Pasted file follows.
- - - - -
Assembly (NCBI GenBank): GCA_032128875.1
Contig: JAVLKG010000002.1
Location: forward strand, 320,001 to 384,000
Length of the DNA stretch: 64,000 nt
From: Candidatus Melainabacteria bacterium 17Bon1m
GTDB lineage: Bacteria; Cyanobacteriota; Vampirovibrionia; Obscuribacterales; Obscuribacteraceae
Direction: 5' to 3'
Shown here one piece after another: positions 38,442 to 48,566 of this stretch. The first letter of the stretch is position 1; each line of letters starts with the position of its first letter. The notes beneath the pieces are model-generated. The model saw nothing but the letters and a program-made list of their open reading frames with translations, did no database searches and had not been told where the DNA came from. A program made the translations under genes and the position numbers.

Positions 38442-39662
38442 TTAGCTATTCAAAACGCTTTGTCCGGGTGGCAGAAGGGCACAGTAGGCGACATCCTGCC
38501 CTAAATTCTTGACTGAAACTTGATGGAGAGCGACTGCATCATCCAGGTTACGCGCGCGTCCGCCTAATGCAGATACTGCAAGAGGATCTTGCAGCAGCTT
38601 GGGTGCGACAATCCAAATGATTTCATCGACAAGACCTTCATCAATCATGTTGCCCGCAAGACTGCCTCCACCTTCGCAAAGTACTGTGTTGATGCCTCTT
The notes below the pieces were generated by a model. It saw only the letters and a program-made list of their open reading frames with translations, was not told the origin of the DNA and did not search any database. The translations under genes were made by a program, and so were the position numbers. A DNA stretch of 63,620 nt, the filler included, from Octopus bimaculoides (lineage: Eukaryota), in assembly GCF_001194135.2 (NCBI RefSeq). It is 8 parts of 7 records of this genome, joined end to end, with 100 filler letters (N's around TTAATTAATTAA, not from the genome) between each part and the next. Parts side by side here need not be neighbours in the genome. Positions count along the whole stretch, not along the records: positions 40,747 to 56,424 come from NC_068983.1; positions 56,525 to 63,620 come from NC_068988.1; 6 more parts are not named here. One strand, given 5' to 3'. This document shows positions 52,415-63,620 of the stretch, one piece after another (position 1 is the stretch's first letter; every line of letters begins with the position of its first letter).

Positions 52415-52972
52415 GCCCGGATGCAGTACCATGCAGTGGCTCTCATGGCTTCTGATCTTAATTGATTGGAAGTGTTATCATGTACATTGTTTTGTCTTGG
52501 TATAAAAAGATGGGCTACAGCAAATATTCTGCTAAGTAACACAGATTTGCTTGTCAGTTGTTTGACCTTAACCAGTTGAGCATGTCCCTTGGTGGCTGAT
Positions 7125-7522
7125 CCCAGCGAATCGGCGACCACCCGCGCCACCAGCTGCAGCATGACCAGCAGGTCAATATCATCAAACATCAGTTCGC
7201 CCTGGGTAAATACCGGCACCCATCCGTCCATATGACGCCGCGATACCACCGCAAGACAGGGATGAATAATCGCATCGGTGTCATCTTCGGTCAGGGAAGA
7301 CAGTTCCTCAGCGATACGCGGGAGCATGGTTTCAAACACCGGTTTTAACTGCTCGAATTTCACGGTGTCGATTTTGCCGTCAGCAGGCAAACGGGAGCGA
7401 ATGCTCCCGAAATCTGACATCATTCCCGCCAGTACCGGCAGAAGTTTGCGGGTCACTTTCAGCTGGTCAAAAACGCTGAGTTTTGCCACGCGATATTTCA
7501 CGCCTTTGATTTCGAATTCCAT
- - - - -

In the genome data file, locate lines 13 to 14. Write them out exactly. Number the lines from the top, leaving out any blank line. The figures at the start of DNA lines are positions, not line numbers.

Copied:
The notes below the pieces were generated by a model. It saw only the letters and a program-made list of their open reading frames with translations, was not told the origin of the DNA and did not search any database. The translations under genes were made by a program, and so were the position numbers. A DNA stretch of 63,620 nt, the filler included, from Octopus bimaculoides (lineage: Eukaryota), in assembly GCF_001194135.2 (NCBI RefSeq). It is 8 parts of 7 records of this genome, joined end to end, with 100 filler letters (N's around TTAATTAATTAA, not from the genome) between each part and the next. Parts side by side here need not be neighbours in the genome. Positions count along the whole stretch, not along the records: positions 40,747 to 56,424 come from NC_068983.1; positions 56,525 to 63,620 come from NC_068988.1; 6 more parts are not named here. One strand, given 5' to 3'. This document shows positions 52,415-63,620 of the stretch, one piece after another (position 1 is the stretch's first letter; every line of letters begins with the position of its first letter).

Positions 52415-52972